New research has revealed that many senior board appointments are made within a small network of professionals.
In a survey of over 650 non-executive directors from the UK, Harvey Nash and the London Business School’s (LBS) Leadership Institute found that four in ten hires are made without any formal process, as more than half of positions go to candidates already known to the organisation.
This discovery comes despite almost two-thirds of boards prioritising widening the skillset of their boards, with a particular focus o hiring candidates well versed in digital.
Christine de Largy, chair of the UK Board Practice at Harvey Nash said: “In the face of the current challenging global economic climate, boards need to evolve to be fit for the 21st century. The status quo is being disrupted by external pressures and chairs need to act now to prepare their boards for the future.”
While digitisation is ostensibly on the agenda for many boards, only 14% of respondents said that their board had a comprehensive digital strategy. Some 41% said they don’t think their business is disrupting their processes despite technological advancements.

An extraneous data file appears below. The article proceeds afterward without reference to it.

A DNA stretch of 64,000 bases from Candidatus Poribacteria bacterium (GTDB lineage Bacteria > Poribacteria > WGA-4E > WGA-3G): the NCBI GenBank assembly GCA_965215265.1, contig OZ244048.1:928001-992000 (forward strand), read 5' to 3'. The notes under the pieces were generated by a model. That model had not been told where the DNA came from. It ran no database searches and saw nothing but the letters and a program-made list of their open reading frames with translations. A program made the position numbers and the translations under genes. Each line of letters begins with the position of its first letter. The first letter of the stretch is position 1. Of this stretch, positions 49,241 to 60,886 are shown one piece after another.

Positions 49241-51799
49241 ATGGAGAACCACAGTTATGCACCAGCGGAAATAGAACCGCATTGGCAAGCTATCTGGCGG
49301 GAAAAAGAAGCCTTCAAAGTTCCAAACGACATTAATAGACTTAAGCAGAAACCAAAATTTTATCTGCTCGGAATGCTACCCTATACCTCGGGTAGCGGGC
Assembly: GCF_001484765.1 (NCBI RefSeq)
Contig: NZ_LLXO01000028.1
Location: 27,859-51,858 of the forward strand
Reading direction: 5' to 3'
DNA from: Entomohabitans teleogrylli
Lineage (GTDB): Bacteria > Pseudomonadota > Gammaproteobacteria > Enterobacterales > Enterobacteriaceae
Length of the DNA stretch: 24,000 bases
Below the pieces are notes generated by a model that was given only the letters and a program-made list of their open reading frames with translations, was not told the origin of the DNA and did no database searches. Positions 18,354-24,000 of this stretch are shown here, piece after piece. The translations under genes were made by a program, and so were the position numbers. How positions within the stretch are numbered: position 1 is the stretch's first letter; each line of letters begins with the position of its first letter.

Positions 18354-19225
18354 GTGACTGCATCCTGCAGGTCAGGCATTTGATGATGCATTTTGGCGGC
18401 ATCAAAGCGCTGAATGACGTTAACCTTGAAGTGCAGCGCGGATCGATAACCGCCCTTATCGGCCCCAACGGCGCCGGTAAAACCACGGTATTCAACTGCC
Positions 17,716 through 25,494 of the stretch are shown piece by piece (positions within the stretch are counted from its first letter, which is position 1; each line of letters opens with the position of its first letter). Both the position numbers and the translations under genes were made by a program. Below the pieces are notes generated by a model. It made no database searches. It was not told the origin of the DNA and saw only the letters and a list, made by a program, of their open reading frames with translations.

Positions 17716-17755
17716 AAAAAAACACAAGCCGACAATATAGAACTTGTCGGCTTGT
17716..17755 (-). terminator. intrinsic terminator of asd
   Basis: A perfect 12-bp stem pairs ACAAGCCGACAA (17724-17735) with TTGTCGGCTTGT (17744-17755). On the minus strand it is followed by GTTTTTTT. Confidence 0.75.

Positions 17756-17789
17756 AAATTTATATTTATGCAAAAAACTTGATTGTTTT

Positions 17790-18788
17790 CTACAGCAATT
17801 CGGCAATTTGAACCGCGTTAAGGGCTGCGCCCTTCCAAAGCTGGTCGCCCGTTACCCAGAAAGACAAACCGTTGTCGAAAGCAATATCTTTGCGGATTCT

Diversity and inclusion was also identified as a factor in the lack of diversity of thought in the boardroom. Only 29% of board members felt their company focused on populating their talent pipeline with a richer mix of backgrounds and experience.
Randall S. Peterson, professor of organisational behaviour and academic director of LBS’ Leadership Institute commented: “There are some pockets of good practice in the boardroom, but largely, boards have some way to go to reach their fullest potential. And for those organisations with effective boards it will be a source of significant advantage.
“When boards view diversity as a business opportunity rather than a problem to be managed, and start to routinely have their behavioural dynamics assessed, they will create improved and sustainable value for their business.”